The team, which included researchers and scientists from Eawag, Switzerland’s aquatic research institute, examined the sewage from about 15 million people across 19 cities in Europe.
Researchers measured the concentrations of various substances in the waste across a one-week period. Christoph Ort, from Eawag’s Department of Water Management helped design the study to ensure that data from each city could be effectively compared.
Antwerp and Amsterdam were found to be at the top of the 19 cities, with approximately 1.5 grams per 1,000 people per day. These figures compare with the results obtained last year from a joint study between Eawag and the University of Bern, who investigated the concentrations in the sewage from Bern, Zurich, Geneva and Lucerne.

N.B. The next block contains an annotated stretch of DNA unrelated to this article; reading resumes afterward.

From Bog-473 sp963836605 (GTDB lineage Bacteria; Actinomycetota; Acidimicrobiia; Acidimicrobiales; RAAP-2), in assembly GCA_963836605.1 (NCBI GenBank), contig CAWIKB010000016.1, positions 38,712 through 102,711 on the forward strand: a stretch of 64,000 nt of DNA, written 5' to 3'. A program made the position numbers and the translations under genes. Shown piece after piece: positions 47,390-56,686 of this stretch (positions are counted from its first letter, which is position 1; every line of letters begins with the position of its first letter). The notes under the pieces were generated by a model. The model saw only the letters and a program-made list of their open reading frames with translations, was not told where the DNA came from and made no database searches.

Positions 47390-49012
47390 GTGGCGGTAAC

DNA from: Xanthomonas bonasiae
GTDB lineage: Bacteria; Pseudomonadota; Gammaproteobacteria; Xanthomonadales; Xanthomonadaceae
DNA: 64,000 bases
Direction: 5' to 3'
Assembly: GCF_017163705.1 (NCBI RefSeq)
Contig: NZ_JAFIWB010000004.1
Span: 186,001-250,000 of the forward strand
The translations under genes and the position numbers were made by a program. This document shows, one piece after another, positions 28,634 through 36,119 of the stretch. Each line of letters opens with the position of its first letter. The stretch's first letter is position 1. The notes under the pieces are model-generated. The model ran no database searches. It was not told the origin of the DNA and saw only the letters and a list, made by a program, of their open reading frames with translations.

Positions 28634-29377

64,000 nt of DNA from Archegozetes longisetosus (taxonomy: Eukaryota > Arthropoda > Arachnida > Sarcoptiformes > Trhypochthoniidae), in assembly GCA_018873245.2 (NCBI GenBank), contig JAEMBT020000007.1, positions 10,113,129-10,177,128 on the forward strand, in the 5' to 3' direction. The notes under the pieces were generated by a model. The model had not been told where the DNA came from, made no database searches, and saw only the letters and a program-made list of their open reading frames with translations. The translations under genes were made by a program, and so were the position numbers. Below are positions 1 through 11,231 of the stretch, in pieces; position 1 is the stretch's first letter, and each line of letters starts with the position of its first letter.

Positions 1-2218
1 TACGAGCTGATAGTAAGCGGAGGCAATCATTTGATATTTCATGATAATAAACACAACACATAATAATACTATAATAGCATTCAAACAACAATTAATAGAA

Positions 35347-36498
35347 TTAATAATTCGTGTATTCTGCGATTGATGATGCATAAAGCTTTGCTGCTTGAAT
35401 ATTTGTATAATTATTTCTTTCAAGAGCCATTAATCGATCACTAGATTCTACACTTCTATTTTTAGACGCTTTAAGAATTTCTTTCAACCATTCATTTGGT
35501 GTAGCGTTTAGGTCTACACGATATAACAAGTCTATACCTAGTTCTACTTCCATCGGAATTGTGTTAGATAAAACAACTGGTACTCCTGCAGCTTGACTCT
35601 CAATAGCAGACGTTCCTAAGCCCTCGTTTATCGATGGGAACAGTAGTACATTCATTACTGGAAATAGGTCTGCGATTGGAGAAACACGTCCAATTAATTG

“The amounts of cocaine in the waste were in the same range as those European cities with the highest consumption," Ort said in a press release.
The study also found that during music events such as the forthcoming street parade, consumption was between two and four times higher than on a normal day.
The Swiss results were obtained over a shorter period of time so researchers hope now to broaden the project across a longer stretch and to include other Swiss cities including Basel and St. Gallen, as well as other European and American cities.